People like free things. They also like to try a service before they buy. Even more, they like to keep using a service they require for free.
Moving your free customers to a paid subscription is a common pain point for SaaS companies, as the immediate and continual access to a basic version of software is relatively convenient for a potential customer with a firm hold on their purse strings.
Fear not, though, there is great value in having a freemium model in place - and several ways to encourage your free users to convert.
Why Offer a Freemium Product?
We recently touched upon the psychology behind a freemium product. Unlike a limited free trial, a freemium product is based around the ‘endowment effect’, where a person values something more as a result of owning a part of it.
When a potential customer has your software downloaded and your icon on their desktop or smartphone, it’s already a partial commitment to your brand. They’ve integrated your product into their work or play - they’re in prime position for conversion.
Your freemium product can provide valuable insight into your market. By tracking how free users are interacting with your software, you can better understand what people want from your product - and get the balance just right between what you offer for free and what you hold back for premium customers.
Freemium also gets your brand name and services out there far faster than if you were to charge for your product from the offset. When we looked at key metrics to track for converting freemium to paid, we considered the potential of freemium to reach a wide audience.
Spotify, for example, reported a 27% conversion rate to their premium subscription. Out of its 75 million monthly users, that means 20 million upgraded their freemium accounts.
As we said earlier, people like to try before they buy, and they’d sooner purchase an extension of a product they’re familiar with than begin afresh with a new and previously unknown program. When your brand has clout, your premium services practically sell themselves. (Your Freemium service also places you in the unique position of being able to advertise your own product!)
Top Techniques to Get Users to Go Premium
Think it’s impossible to encourage your free users to take the leap? Think again. The users of your freemium product just needs the right balance of support, urgency and incentive to upgrade. Here are 6 key techniques to get your users from freemium to premium.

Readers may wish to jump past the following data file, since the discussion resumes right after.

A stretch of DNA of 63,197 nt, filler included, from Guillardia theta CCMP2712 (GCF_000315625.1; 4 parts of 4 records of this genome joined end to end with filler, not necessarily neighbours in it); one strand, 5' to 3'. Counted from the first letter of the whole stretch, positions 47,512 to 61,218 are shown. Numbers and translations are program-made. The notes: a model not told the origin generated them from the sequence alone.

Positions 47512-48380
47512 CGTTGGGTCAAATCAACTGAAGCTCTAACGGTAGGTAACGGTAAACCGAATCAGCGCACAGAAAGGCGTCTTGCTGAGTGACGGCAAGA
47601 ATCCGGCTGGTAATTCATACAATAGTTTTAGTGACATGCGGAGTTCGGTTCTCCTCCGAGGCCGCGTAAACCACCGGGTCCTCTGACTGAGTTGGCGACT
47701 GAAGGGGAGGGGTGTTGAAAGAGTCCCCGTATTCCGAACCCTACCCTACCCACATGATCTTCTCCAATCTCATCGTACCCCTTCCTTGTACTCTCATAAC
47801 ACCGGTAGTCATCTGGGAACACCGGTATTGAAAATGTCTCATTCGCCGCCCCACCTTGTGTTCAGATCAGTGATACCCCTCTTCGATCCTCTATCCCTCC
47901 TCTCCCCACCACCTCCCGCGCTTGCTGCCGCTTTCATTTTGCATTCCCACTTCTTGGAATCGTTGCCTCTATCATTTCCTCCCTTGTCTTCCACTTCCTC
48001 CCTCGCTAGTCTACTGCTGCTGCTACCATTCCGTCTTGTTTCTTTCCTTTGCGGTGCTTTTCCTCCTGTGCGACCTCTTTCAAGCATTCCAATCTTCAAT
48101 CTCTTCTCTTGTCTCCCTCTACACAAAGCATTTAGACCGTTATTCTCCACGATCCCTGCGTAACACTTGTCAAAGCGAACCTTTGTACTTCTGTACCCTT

1. Nurture your freemium users
This technique is all about moving your free users down the funnel. Treat them like valued, paying customers and they’re far more likely to become just that.
A simple and friendly onboarding email that introduces your software will get them up and running swiftly, while a clear link to a contact email address/help pages/FAQs will demonstrate that you strive to offer a positive user experience.
A line about the benefits of the premium service and a link to upgrade is important, but don’t make it the focus of the welcome email.
Mindfulness app Headspace may call their freemium plan a ‘free trial’ but they open with the promise that it’s always available, with a clear link to get started, links to customer support and a friendly reminder about their premium service with a link to subscribe.
Simplicity and ease of set-up means a lot to a potential premium customer. After that, keep the lines of communication open.
Send your free user interesting educational content that helps them use the freemium model while signposting the benefits of the premium model.
No one wants to use a freemium service that bombards them with emails to upgrade straight off the bat, but drip-feeding the benefits of an upgrade in your communication can lead to a more organic progression from freemium to paid.
2. Create a sense of urgency
This isn’t just urgency in the form of ‘your trial will expire in 2 days’; there are other very effective ways to get free users to act quickly.
Time-sensitive promotions or one-off gift offers are a great way to give users already considering an upgrade that little push. Website builder Wix know how to capture the urgency of new website owners using their freemium plan, offering 50% off an upgrade for a limited period.
People also hate missing out. When faced with an email or notification like that of LinkedIn’s ‘10 people have looked at your profile today’, it creates a different kind of urgency. Not only does an upgrade promise the information you’re missing, it also promises a way to act on it: when you upgrade with LinkedIn, your messaging capabilities to reach out to the people viewing your profile increase.